• 3Religion Programme, Department of Theology and Religion, University of Otago , Dunedin, New Zealand.
  • 4Faculty of Social and Economic Sciences, Comenius University in Bratislava , Bratislava, Slovakia.
  • 5Department of Anthropology and CT Institute for the Brain and Cognitive Sciences, University of Connecticut, Storrs, CT, USA; Interacting Minds Centre, Aarhus University, Aarhus, Denmark.


Despite the wide occurrence of ritual behavior in humans and animals, much of its causal underpinnings, as well as evolutionary functions, remain unknown. A prominent line of research focuses on ritualization as a response to anxiogenic stimuli. By manipulating anxiety levels, and subsequently assessing their motor behavior dynamics, our recent study investigated this causal link in a controlled way. As an extension to our original argument, we here discuss 2 theoretical explanations of rituals-ritualized behavior and automated behavior-and their link to anxiety. We propose that investigating participant's locus of attention can discriminate between these 2 models.

"...China [is the] home to a third of the world’s diabetic population."

The looming public health crises threatening to take down China’s health care system

"In the 1980s diabetes was a rarity affecting just one percent of China’s population. Now, due to rapid economic development, and the subsequent growth in availability of high-calorie diets, cars and sedentary lifestyles, China has the highest number of diabetics in the world, totaling 109 million people in 2015—roughly 11 percent of the population. That makes China home to a third of the world’s diabetic population. The scale of this public health problem is huge, particularly because it comes at a time when the country’s health system as a whole is under reform, moving from a rudimentary socialist system to one that is open to private investment and ownership. Currently, access to health care varies greatly by location and economic status, but long lines outside hospitals are a common sight, in part due to a growing ageing population. The Chinese government recently allowed foreign companies to wholly own hospitals in an attempt to meet the needs of the country."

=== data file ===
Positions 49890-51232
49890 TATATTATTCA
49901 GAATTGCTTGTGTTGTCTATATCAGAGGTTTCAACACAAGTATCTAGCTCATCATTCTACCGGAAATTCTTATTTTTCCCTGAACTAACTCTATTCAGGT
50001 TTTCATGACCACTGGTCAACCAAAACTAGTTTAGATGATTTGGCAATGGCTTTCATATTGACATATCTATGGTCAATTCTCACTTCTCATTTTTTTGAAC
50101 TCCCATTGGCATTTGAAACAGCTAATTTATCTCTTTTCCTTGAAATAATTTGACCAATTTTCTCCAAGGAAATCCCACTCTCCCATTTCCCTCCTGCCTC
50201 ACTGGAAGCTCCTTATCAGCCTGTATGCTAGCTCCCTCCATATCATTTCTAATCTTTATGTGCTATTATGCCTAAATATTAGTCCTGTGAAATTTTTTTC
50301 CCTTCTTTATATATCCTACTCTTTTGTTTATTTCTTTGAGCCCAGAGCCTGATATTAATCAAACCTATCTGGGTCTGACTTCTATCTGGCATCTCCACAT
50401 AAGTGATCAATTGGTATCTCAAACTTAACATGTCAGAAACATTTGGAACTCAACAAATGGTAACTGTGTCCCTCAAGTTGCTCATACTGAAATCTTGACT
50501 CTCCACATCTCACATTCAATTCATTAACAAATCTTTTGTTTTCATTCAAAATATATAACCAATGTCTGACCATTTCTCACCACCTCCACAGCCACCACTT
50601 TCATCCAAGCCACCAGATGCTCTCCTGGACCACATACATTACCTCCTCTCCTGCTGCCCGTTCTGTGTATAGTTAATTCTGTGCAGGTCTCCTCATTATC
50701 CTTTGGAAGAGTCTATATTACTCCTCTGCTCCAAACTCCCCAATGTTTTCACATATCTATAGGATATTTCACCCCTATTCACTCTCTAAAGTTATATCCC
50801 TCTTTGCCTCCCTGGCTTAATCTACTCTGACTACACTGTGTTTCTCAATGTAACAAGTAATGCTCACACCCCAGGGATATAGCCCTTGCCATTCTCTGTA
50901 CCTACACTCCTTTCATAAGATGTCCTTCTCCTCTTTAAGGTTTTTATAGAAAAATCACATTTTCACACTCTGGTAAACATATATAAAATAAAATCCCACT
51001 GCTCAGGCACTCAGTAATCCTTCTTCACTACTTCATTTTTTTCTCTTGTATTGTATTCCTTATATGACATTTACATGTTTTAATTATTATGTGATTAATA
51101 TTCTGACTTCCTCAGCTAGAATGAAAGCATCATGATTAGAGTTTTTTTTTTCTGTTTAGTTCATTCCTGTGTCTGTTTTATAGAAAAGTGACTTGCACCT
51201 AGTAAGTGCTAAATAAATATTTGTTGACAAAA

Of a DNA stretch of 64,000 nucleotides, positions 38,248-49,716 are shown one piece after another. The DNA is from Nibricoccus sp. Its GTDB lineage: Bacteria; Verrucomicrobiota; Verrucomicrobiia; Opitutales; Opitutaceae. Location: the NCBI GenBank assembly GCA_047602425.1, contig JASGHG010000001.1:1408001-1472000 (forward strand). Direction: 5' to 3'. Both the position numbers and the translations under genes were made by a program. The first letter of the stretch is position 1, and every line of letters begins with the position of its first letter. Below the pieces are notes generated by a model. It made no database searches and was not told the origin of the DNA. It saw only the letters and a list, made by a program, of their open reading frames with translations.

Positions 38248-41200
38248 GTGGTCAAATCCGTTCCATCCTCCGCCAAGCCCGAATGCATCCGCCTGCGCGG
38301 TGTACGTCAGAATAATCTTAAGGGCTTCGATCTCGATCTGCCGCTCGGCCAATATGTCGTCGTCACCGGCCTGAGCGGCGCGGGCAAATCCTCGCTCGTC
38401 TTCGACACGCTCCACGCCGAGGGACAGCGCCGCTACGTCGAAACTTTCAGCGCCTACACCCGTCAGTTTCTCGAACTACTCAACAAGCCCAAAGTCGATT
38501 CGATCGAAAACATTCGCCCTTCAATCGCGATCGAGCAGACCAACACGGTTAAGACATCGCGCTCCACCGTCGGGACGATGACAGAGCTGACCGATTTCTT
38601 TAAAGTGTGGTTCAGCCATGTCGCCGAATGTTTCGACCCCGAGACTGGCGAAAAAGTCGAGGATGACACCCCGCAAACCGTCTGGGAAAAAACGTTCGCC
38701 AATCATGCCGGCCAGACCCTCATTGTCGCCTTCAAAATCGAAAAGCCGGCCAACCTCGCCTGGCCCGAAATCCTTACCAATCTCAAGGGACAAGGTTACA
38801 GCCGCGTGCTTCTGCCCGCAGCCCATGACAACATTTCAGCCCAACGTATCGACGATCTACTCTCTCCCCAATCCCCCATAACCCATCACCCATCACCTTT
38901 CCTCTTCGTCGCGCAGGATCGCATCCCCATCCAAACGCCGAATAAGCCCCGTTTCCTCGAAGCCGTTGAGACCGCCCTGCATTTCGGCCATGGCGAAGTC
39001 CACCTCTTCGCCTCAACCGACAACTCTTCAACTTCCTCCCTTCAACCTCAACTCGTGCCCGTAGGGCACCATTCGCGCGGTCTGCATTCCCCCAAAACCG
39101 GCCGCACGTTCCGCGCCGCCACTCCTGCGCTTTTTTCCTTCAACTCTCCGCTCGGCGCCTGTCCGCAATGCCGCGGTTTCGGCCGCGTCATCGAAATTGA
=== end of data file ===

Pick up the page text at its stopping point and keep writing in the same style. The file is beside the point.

Partnerships between the faith-based and medical sectors: Implications for preventive medicine and public health

 2016 Jul 27;4:344-50. doi: 10.1016/j.pmedr.2016.07.009. eCollection 2016.

Partnerships between the faith-based and medical sectors: Implications for preventive medicine and public health.

Author information

  • 1Institute for Studies of Religion, Baylor University, One Bear Place # 97236, Waco, TX 76798, United States.


Interconnections between the faith-based and medical sectors are multifaceted and have existed for centuries, including partnerships that have evolved over the past several decades in the U.S. This paper outlines ten points of intersection that have engaged medical and healthcare professionals and institutions across specialties, focusing especially on primary care, global health, and community-based outreach to underserved populations. In a time of healthcare resource scarcity, such partnerships-involving religious congregations, denominations, and communal and philanthropic agencies-are useful complements to the work of private-sector medical care providers and of federal, state, and local public health institutions in their efforts to protect and maintain the health of the population. At the same time, challenges and obstacles remain, mostly related to negotiating the complex and contentious relations between these two sectors. This paper identifies pressing legal/constitutional, political/policy, professional/jurisdictional, ethical, and research and evaluation issues that need to be better addressed before this work can realize its full potential.